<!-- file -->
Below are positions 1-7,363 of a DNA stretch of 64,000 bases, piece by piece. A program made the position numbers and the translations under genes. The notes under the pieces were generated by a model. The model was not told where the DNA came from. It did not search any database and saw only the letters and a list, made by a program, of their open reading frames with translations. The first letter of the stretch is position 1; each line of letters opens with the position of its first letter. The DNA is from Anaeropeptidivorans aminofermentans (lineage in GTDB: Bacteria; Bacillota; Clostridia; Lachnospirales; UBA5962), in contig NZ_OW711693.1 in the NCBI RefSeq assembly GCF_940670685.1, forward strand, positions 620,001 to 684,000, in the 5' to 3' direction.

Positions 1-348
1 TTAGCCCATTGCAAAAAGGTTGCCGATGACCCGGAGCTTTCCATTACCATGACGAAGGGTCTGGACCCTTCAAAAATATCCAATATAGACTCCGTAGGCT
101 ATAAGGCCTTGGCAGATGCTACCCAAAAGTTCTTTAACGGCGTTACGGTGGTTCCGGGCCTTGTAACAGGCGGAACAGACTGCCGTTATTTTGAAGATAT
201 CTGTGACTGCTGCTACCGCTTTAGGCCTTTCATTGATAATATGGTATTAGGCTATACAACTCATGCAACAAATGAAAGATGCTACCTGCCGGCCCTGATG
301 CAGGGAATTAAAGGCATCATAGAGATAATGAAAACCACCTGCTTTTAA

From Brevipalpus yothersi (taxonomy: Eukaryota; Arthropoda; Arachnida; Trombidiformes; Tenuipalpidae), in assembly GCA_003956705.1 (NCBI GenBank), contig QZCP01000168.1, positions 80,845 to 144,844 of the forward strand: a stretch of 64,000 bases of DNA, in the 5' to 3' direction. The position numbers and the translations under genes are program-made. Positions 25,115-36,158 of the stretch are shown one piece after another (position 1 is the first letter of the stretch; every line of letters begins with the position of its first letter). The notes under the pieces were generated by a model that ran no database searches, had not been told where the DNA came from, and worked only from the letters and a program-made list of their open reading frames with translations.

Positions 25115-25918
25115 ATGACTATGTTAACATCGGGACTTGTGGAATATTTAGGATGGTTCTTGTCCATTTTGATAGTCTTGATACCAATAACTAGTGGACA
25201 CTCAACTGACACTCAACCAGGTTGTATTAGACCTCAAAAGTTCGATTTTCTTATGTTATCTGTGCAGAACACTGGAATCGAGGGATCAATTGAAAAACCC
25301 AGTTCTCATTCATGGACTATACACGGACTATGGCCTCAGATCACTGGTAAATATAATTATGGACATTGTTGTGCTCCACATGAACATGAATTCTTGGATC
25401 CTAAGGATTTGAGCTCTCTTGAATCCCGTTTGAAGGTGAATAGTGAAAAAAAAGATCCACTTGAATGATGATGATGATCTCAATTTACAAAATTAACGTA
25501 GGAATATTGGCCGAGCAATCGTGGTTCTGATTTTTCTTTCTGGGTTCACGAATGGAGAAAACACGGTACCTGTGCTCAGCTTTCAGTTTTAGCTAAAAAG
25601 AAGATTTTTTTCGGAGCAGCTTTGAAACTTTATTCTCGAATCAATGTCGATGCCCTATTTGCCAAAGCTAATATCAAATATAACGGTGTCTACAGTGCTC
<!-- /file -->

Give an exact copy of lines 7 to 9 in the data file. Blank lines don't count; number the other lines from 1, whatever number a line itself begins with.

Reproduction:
From Brevipalpus yothersi (taxonomy: Eukaryota; Arthropoda; Arachnida; Trombidiformes; Tenuipalpidae), in assembly GCA_003956705.1 (NCBI GenBank), contig QZCP01000168.1, positions 80,845 to 144,844 of the forward strand: a stretch of 64,000 bases of DNA, in the 5' to 3' direction. The position numbers and the translations under genes are program-made. Positions 25,115-36,158 of the stretch are shown one piece after another (position 1 is the first letter of the stretch; every line of letters begins with the position of its first letter). The notes under the pieces were generated by a model that ran no database searches, had not been told where the DNA came from, and worked only from the letters and a program-made list of their open reading frames with translations.

Positions 25115-25918
25115 ATGACTATGTTAACATCGGGACTTGTGGAATATTTAGGATGGTTCTTGTCCATTTTGATAGTCTTGATACCAATAACTAGTGGACA